As for unlikable main characters, I recently finished Lev Grossman’s “The Magicians.” I’m not sure what Grossman’s deal was, but his characters are about as likable as the young adults in a Friday the 13th movie. You sigh and resign yourself that they’re terrible and annoying, self-absorbed drunken dickbags that you’re waiting for to die.

    So that’s what I do when a main character is unlikable. I pray that the author did this on purpose in order to make me happy when he does something bad to them.

    • Drew here, Kristin’s erstwhile fiance.

      Yeah, I read the Magicians a while back, and after I finished, walked out to Kristin and said ‘Ok, now I feel like killing myself.’ The entire experience was a combination of depression and ennui that left me hating the main characters being spoiled brats, and myself for actually hoping the book would turn into entertainment.

      I told Kristin she should probably read it as it’s sort of a commentary on our generation’s lack of self-improvement ( like Fight Club ) / overemphasis on wish fullfillment but there’s no way in hell I’d ever read the sequel:

      “Julia’s group becomes interested in summoning ancient gods. The resulting chaos includes a graphic and disturbing rape scene. Ultimately, the book ends in an extremely unsatisfying manner, with no answers to multiple questions.”

      Yeah, thanks, I’ll pass.

      It’s a fine line between where a person will dislike the character and still engage with the story and when they’ll just check out.

      • It’s at that point where I want to see bad things happen to them now, that’s the worst part. I’d read the sequel to see if some of them DIE, because that might make up for the first book. :\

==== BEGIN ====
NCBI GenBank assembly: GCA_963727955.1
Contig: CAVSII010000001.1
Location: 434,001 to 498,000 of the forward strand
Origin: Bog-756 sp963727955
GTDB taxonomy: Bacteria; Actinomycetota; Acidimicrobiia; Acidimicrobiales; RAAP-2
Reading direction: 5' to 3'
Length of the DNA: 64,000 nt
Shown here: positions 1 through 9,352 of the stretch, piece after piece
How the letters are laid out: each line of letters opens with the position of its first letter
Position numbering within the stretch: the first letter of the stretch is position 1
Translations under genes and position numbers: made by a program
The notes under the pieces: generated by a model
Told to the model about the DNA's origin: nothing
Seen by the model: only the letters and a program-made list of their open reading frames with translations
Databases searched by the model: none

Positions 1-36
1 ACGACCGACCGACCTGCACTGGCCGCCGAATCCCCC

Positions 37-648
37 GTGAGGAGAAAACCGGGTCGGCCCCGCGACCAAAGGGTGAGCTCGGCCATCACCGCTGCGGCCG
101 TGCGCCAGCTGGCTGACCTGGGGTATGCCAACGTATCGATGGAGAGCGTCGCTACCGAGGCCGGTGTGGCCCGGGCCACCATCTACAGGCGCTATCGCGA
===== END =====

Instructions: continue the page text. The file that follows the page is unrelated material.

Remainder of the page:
2. Okay, from the perspective of my advanced years (yeah, just turned 50), I can firmly say that if I don’t like the main character, I don’t read the book. Which is why I gave up half way through The Magicians (since that seems to be the whipping-book-du-jour). There are too damned many books in my TBR pile to plow through the ones I don’t like.

  3. I’m with Liv, there are too many wonderful reads out there to feel like you HAVE to finish a book you are not enjoying or in which you don’t like the characters. Move on (and I’m older than Liv–not saying anymore)

    • LOL.

      The trick with Wheel of Time is that I really like *other* characters — just not the main character! So I’m sticking with it, at least for the time being. Plus, I’m stinking stubborn. 🙂

  4. I don’t mind unlikeable characters as long as they have some charm, humor or eccentricity that makes me feel compassion toward them. I tire of the character, though, if there is a lack of reflection on their part, or some sense of personal evolution. Marin Amis teems with unforgiveable characters who I really enjoy reading — I think b/c they have a lot of sass. I would enjoy swapping chapters with you sometime. I write teen and MG fiction. I’m at http://literarymom.wordpress.com/ and am also an IU graduate! (Art history, MA, 2001).

  5. I’m currently at 62% of “A Crown of Swords,” at which point he’s devolved hard. His naivete and stubborn fumbling early on was much more likable, and I get that he’s got the madness coming in but he’s worse than Book Five Harry Potter. Nynaeve is also frankly disastrous but has her moments of self-awareness, and I’m holding out hope that her block is overcome with perspective, maturity, and humility. (Please don’t spoil if it isn’t, haha)

    I got on this for the Sanderson involvement in the first place, and am relieved to hear he redeems Rand more.